Economic theory predicts that the increase of renewable electricity production should reduce the price of electricity in the short-run, which is also known as the ‘merit-order effect’. Although the merit-order effect is only one of several consequences of renewable production on the electricity system, it is crucial to determine its size for the economic evaluation of renewable energies. In this paper we present a comprehensive overview of relevant past research results on the price effect of renewables. Additionally, we conduct a new empirical analysis of the price effect of renewable production for the Austrian-German region, a market that clearly qualifies for a merit-order effect analysis given its characteristics. Based on the review and our own analysis, we show that the merit-order effect varies depending on the region and the assessment method chosen. We also find that the size of this effect is less dispersed throughout different markets than previously suggested by the literature.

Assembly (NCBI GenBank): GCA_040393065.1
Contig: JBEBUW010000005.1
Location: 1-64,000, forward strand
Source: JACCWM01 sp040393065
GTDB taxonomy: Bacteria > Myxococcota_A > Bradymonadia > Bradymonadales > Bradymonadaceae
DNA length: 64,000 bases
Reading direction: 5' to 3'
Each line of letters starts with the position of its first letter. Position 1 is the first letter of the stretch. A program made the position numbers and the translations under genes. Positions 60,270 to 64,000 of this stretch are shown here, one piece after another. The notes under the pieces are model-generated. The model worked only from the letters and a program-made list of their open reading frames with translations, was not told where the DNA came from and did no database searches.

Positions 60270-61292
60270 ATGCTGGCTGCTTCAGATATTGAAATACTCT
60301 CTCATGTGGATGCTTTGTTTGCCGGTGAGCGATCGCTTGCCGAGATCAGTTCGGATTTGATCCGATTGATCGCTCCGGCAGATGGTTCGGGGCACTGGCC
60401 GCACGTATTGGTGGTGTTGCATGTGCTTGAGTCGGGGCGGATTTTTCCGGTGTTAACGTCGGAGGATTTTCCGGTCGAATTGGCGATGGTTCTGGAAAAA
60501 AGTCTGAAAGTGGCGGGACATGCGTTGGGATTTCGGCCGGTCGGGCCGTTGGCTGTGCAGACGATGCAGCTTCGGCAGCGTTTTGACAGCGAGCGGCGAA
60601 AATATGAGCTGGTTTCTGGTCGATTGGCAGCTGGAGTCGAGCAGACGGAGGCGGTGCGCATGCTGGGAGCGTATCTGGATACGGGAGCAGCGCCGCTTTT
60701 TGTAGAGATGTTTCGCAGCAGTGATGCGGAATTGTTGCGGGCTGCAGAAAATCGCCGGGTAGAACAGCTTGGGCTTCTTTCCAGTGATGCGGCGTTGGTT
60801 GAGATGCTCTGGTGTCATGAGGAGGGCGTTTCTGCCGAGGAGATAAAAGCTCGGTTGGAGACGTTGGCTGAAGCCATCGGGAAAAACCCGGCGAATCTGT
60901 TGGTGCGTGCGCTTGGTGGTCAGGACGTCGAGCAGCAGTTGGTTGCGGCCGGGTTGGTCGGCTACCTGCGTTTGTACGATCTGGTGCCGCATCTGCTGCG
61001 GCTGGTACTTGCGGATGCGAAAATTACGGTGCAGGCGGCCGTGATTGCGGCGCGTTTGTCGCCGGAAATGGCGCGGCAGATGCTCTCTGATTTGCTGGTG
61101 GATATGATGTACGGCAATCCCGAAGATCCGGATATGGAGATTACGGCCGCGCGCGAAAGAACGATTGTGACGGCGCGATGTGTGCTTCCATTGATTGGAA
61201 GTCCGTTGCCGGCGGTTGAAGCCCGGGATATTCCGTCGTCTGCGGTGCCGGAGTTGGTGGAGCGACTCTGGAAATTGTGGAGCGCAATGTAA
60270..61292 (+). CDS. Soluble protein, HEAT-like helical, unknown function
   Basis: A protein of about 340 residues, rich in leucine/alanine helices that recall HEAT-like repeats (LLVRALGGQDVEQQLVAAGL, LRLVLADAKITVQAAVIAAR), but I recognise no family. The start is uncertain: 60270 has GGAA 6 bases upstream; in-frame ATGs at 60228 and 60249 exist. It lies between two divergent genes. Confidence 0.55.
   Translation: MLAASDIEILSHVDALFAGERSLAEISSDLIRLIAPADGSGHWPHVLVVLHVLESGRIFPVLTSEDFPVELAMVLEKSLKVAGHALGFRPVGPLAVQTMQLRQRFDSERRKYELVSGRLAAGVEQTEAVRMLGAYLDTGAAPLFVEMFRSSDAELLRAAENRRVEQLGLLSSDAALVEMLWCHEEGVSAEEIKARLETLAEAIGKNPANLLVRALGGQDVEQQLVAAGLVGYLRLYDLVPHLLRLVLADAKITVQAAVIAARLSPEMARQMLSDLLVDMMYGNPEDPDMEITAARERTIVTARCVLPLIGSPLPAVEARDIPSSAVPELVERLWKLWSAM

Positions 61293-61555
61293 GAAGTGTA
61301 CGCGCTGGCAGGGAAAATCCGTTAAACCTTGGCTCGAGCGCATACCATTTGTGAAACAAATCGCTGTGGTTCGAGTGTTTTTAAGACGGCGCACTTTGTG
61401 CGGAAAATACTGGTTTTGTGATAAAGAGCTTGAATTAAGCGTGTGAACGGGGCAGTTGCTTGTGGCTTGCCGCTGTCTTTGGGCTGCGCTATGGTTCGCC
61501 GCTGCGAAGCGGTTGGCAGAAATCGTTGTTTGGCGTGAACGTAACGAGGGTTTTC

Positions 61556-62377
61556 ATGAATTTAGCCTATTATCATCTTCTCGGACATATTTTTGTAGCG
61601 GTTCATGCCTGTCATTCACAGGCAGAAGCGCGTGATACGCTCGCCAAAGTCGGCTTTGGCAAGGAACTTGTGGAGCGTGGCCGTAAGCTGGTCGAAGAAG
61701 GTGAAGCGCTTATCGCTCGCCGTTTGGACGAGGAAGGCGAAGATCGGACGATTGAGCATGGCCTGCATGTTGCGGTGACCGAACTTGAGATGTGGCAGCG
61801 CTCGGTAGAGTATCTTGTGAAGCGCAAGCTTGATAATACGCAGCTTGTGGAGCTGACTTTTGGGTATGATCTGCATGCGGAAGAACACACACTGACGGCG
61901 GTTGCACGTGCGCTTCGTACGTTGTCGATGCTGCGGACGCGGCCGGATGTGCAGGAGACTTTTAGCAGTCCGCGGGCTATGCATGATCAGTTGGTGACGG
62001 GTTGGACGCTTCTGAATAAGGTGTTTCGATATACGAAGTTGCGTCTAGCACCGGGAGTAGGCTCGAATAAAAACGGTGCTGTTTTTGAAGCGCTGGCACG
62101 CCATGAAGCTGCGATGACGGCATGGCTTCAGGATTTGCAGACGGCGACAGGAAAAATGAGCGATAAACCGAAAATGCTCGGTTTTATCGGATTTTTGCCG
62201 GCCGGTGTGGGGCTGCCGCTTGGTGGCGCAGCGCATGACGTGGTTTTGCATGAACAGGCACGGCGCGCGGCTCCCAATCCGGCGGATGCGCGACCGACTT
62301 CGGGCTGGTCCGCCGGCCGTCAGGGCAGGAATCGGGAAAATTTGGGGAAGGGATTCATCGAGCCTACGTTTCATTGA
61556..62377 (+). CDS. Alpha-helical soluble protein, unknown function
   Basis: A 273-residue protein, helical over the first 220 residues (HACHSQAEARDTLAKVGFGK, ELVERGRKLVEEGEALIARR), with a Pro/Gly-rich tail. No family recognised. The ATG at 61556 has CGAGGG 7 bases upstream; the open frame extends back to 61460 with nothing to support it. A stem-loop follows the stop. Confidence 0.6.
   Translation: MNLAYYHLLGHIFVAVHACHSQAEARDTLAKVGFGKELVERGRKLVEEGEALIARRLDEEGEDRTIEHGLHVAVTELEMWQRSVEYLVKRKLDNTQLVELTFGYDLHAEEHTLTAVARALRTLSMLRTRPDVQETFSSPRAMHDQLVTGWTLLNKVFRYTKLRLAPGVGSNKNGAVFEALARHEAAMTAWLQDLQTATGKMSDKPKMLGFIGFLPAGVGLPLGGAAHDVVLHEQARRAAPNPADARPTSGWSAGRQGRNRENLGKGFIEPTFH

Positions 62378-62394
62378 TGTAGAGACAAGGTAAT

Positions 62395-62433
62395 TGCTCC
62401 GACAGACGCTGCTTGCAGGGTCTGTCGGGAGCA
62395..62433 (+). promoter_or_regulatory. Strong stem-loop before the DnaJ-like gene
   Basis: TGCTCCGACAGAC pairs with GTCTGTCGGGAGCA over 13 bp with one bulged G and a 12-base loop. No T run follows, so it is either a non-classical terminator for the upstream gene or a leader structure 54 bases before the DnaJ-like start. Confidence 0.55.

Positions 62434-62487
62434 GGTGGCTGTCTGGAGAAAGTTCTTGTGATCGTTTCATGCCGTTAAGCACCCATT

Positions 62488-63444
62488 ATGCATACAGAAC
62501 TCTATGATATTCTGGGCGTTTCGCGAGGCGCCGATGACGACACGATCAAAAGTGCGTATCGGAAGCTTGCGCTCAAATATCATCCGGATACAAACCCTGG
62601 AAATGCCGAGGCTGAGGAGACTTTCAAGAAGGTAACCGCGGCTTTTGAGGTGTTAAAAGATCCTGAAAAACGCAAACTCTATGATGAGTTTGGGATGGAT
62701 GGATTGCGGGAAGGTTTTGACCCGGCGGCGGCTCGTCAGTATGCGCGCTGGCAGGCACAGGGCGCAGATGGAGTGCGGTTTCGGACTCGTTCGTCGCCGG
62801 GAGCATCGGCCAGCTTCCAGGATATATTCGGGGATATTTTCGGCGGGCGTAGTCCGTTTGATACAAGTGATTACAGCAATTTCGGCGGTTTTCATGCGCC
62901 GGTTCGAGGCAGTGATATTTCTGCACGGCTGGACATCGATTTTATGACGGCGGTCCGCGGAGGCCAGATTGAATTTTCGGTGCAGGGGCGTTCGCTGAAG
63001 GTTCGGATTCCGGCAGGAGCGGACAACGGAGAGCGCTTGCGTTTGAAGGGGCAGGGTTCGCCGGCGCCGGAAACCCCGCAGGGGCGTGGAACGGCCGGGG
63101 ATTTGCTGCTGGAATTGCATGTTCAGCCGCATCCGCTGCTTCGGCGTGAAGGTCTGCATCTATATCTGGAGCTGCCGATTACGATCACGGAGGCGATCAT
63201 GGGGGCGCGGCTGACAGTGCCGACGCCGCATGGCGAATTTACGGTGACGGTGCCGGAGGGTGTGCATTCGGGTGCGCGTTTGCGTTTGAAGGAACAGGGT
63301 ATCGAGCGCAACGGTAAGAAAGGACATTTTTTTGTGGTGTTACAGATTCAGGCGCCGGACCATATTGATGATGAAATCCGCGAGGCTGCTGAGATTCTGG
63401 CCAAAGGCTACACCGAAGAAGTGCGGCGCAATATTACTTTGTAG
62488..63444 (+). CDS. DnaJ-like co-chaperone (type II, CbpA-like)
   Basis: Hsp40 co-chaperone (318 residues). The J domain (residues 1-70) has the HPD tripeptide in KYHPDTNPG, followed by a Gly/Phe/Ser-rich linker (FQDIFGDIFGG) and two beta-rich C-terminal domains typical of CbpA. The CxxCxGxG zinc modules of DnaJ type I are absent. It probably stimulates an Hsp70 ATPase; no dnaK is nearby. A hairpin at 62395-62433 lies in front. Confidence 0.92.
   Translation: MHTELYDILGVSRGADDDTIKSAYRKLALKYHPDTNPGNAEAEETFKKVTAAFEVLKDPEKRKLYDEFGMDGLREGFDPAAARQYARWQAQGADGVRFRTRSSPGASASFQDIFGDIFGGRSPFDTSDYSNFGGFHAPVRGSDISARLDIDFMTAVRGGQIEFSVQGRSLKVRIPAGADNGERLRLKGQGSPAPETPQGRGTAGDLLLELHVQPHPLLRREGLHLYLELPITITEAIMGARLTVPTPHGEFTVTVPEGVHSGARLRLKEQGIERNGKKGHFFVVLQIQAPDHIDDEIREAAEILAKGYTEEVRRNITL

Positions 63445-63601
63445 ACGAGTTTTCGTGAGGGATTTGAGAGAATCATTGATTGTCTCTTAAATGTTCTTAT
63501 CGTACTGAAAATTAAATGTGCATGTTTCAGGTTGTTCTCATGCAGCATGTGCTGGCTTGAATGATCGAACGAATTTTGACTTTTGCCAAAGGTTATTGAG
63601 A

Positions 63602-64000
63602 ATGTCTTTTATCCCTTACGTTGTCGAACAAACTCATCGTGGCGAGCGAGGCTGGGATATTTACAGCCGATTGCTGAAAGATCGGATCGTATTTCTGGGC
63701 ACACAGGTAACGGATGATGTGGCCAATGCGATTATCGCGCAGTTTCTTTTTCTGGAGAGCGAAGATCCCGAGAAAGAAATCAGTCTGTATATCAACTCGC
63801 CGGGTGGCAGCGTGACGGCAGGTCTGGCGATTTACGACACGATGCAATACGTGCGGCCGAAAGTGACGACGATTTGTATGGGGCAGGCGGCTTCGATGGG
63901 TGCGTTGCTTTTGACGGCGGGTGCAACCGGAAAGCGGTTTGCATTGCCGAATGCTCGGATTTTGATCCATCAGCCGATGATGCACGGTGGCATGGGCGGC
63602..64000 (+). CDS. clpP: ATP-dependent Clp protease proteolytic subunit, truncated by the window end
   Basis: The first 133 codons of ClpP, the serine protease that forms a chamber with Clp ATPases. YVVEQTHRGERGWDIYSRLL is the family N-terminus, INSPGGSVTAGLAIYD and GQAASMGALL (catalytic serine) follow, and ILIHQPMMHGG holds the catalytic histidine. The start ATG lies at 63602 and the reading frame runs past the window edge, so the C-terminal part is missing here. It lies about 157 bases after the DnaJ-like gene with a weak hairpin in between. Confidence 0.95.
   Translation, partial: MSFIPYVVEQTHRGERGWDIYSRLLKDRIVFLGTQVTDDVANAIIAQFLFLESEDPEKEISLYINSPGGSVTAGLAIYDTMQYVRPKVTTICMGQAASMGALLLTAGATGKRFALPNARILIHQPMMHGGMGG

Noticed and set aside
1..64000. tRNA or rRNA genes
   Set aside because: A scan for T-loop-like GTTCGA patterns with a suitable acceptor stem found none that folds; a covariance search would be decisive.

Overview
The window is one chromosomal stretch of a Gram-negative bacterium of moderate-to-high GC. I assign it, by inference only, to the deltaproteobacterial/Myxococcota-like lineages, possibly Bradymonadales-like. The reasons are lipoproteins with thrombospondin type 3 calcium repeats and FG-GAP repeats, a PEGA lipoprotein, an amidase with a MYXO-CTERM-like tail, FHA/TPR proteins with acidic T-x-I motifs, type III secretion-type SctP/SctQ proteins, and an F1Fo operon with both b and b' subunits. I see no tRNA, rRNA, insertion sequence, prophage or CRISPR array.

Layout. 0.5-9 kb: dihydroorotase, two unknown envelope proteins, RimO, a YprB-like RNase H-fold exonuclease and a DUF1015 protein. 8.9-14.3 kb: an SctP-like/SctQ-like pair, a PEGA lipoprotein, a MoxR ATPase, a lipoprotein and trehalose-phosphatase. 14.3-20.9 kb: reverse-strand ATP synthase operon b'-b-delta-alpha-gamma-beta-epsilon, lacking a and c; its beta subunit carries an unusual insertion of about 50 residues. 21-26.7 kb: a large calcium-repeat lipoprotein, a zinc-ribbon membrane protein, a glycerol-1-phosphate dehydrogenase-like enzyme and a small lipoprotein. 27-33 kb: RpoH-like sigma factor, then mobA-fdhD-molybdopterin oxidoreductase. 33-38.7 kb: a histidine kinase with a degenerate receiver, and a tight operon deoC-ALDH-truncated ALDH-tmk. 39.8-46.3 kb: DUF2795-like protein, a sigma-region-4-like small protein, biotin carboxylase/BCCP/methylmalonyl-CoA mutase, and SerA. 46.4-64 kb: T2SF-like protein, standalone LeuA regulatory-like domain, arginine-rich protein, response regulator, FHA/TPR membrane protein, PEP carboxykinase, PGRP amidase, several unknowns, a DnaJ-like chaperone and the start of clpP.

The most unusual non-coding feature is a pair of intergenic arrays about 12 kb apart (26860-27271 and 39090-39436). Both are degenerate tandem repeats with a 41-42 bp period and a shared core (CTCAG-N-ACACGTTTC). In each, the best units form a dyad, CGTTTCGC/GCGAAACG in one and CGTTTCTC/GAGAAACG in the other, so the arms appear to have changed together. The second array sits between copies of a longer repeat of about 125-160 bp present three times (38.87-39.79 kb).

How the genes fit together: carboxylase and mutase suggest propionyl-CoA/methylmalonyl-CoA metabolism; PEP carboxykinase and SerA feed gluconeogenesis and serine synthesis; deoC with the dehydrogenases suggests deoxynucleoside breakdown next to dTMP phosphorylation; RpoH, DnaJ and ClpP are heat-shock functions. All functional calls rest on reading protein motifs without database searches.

Palabras clave: Wind; Solar; Merit-order; Supply
Energy Economics. Volumen: 40 Número: 1 Páginas: S159-S171
Índice de impacto JCR y cuartil WoS: 4.151 - Q1 (2018)
Referencia DOI: 10.1016/j.eneco.2013.09.011
Publicado en papel: Diciembre 2013. Publicado on-line: Septiembre 2013.
K. Würzburg, X. Labandeira, P. Linares. Renewable generation and electricity prices: Taking stock and new evidence for Germany and Austria. Energy Economics. vol. 40, no. 1, pp. S159-S171, Diciembre 2013. [Online: Septiembre 2013]